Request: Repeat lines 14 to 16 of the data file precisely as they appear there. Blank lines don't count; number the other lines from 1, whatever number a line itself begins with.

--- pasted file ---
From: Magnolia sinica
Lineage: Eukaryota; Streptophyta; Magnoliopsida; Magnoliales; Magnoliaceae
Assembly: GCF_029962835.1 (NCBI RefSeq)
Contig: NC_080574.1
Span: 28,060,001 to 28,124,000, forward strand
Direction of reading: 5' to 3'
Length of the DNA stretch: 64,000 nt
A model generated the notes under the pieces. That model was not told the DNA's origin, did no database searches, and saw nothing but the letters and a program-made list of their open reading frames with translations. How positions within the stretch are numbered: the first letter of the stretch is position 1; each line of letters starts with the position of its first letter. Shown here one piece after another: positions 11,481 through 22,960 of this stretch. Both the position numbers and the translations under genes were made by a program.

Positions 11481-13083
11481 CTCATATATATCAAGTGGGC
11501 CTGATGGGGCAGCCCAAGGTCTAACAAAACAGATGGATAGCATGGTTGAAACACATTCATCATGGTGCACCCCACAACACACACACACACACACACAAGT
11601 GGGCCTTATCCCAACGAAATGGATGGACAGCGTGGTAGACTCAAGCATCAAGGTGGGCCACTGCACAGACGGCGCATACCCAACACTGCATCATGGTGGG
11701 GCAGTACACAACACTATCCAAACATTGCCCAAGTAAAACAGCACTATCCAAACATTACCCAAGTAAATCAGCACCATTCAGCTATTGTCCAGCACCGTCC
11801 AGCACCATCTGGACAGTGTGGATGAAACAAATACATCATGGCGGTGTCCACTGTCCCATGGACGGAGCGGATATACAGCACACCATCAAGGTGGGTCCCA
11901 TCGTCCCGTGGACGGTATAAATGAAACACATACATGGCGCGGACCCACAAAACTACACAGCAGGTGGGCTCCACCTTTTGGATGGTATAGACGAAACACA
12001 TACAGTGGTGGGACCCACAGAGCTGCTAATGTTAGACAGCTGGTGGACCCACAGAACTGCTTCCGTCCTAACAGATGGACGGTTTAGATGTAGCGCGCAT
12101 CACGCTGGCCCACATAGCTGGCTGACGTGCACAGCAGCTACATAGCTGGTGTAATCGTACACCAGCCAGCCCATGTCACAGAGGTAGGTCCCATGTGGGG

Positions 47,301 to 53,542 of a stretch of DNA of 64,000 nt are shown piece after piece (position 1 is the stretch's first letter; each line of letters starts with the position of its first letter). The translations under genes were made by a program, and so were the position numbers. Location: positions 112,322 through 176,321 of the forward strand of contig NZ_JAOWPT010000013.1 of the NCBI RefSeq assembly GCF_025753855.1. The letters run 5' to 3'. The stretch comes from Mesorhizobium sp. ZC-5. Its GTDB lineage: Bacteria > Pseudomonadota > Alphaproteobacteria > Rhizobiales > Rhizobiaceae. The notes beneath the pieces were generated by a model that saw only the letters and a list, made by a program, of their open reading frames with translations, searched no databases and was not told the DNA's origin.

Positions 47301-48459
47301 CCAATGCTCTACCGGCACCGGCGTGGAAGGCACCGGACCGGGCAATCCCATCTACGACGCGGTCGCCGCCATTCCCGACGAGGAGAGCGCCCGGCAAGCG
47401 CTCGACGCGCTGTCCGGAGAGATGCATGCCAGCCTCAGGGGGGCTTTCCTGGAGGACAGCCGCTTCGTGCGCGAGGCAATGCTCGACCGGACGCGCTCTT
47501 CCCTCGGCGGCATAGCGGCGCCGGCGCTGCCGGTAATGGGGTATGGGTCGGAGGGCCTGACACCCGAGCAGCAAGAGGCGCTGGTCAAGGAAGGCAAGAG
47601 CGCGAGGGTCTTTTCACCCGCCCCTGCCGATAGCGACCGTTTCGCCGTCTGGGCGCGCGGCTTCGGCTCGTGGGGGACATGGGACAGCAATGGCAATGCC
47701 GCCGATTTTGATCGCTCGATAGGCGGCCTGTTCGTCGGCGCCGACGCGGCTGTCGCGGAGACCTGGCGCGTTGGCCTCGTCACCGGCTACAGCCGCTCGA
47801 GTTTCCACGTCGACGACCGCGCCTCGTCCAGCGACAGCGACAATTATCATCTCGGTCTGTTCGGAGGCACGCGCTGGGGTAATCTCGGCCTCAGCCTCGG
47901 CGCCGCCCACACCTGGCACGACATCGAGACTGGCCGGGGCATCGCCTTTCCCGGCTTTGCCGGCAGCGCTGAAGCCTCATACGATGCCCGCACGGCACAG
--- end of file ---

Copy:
11801 AGCACCATCTGGACAGTGTGGATGAAACAAATACATCATGGCGGTGTCCACTGTCCCATGGACGGAGCGGATATACAGCACACCATCAAGGTGGGTCCCA
11901 TCGTCCCGTGGACGGTATAAATGAAACACATACATGGCGCGGACCCACAAAACTACACAGCAGGTGGGCTCCACCTTTTGGATGGTATAGACGAAACACA
12001 TACAGTGGTGGGACCCACAGAGCTGCTAATGTTAGACAGCTGGTGGACCCACAGAACTGCTTCCGTCCTAACAGATGGACGGTTTAGATGTAGCGCGCAT